During a conference session titled Sustainability as a National Security Imperative, Raphaël Desi, Vice President of Strategy and Marketing at Thales Global, mentioned that ‘’operational effectiveness is a top priority and safeguarding the life of the soldier should come first.” Therefore, robots will be used if tech innovation can achieve this aim. One example provided was to fully integrate drones within a vehicle, eliminating the need for anyone to go out and become vulnerable by manipulating the drone externally.. Further, surveillance machines can also start reading license plates to compare them against a database, triggering a signal for something that is not right. Or we can talk about drone solutions for firefighters, where one needs proper intel on where a fire goes (left or right?) and potentially acquiring knowledge on what happens inside a burning building without putting oneself in danger. Innovation can leverage protection and better data and analysis to balance brute power and technological dominance.

Cybersecurity Considerations Vital in the Future of Defense

Innovation is also linked to cybersecurity, which no longer represents a virus-to-virus computer attack risk. When discussing conflicts, it is essential to understand that the cyber world is connected to the real world and vice-versa. While an attack on a power plant may not be able to steal data, a company’s lack of hardware cybersecurity knowledge could make it possible to shut down or cause damage to physical systems.

A recommendation from the conference was to address: systems which are not always up to date or always patchable, not running well-known operating systems or not always able to defend themselves (sometimes impossible to install anti-malware). Thus, when building new infrastructure (be it used for military purposes or not), they need to consider ‘cyber secure-by-design’ proposals as well.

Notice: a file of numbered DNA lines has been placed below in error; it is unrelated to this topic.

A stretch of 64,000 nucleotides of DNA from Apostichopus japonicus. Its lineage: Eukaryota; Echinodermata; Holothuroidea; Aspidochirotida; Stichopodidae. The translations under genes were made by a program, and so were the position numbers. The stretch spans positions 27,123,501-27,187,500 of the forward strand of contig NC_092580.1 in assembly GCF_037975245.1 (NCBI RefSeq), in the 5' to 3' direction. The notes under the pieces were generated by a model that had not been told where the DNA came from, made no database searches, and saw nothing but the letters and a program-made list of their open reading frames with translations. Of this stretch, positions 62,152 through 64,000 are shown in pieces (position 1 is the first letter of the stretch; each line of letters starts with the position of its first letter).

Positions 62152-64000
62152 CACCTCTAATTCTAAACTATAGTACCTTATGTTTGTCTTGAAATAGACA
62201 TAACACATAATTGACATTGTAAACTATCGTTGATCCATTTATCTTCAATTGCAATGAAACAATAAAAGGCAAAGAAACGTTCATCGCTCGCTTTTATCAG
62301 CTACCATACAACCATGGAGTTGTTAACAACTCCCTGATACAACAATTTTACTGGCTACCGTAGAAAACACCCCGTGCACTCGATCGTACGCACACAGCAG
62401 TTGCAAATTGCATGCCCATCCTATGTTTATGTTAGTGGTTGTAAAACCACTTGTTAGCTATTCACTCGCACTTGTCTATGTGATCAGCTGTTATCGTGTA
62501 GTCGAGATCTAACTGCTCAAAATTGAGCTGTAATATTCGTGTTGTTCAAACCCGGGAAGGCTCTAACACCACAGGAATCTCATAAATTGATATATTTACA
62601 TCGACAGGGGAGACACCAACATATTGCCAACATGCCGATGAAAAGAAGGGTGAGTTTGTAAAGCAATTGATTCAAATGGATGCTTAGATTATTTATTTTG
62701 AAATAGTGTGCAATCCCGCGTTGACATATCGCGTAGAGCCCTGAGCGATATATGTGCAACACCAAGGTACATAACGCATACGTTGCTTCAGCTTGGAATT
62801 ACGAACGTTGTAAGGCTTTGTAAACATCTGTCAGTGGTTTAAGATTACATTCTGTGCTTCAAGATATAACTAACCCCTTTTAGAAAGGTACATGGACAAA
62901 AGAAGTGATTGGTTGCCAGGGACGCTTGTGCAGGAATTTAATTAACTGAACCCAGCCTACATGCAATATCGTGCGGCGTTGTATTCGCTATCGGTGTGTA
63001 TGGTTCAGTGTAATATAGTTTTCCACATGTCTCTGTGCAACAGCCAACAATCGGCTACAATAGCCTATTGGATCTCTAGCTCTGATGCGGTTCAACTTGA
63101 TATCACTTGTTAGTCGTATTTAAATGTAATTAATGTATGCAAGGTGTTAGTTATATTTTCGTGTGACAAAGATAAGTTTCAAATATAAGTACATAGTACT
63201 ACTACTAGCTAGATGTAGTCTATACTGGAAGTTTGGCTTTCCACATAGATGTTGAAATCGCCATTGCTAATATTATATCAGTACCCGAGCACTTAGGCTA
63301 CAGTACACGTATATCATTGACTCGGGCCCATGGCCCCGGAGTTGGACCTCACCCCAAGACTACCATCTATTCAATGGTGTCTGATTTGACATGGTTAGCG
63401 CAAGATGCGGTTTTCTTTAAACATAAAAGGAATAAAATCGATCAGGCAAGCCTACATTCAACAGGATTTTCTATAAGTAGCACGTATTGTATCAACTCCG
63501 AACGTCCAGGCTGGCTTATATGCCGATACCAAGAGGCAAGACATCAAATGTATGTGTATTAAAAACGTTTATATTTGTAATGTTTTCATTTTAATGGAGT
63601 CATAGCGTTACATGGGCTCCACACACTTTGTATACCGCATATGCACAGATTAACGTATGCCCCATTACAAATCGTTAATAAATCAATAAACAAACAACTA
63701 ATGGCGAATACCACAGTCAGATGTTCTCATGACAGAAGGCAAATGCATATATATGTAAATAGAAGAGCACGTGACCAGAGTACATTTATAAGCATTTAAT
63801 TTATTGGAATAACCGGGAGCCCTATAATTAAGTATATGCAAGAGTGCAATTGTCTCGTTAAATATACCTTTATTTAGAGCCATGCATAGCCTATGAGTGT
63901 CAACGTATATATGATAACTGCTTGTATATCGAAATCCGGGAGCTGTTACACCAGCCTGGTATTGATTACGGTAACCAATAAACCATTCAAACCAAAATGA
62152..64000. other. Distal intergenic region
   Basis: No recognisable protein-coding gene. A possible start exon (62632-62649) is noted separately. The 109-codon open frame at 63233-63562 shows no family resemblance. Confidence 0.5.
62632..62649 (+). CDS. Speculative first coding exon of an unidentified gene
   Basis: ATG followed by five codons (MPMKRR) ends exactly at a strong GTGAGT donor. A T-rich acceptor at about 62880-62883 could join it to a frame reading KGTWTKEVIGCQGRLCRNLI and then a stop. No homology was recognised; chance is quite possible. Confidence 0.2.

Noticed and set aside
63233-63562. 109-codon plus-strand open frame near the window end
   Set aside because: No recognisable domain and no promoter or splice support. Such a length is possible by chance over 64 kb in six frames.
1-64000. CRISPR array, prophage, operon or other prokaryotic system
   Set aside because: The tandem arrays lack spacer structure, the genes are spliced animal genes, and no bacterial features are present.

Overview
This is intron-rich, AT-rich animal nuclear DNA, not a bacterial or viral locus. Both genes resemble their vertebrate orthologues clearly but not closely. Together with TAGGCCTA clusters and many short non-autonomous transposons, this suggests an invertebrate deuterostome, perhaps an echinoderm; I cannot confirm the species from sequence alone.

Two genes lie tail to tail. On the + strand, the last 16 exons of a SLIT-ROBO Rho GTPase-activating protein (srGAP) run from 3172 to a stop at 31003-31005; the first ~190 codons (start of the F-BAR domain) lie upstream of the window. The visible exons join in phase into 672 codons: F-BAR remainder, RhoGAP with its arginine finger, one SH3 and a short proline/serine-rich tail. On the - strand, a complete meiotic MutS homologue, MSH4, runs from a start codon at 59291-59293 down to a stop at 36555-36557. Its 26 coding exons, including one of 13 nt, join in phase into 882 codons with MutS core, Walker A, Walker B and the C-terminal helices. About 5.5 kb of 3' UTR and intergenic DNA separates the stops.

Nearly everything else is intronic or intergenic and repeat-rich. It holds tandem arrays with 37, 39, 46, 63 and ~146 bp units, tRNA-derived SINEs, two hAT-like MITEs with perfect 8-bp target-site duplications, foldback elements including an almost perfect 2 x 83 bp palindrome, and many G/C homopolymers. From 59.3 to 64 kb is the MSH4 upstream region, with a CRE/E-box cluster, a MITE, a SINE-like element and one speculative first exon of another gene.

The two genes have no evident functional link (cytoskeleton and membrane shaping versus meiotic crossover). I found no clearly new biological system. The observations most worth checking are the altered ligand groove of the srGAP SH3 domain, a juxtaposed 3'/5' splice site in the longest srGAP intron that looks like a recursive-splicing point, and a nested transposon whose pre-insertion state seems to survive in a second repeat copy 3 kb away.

While the conference focused mostly on the European land defense industry, the main themes are applicable to other military players worldwide. The Eurosatory facilitated knowledge sharing regarding ESG factors to enable proper preparedness ahead of potential conflict, for both public and private sectors, from an opportunity and sustainability point of view. With expensive equipment, high inflation, human capital skillset at peril, lack of manufacturing capabilities and climate change knocking at the door, the industry needs to become more resilient and dynamic. The conference provided a conducive environment for constructive dialogue around ESG applications for the Defense industry, in turn facilitating helpful insight for investors to analyze portfolio exposure.

Morningstar Sustainalytics’ Defense Research enables investors to screen companies involved in military contracting. Get in touch to discuss potential impacts on your portfolio.

Notes:

1. Eurosatory is a global defense and security exhibition held every two years in France. National representatives, manufacturers, and official military delegations showcase and debate the latest air and land military and emergency threat trends. The conference took place over four days, showcasing life-size equipment, including armored vehicles, tanks, launching systems, and drones. Other weapons were also exhibited, including small arms, assault weapons, white phosphorus ammunition, and more.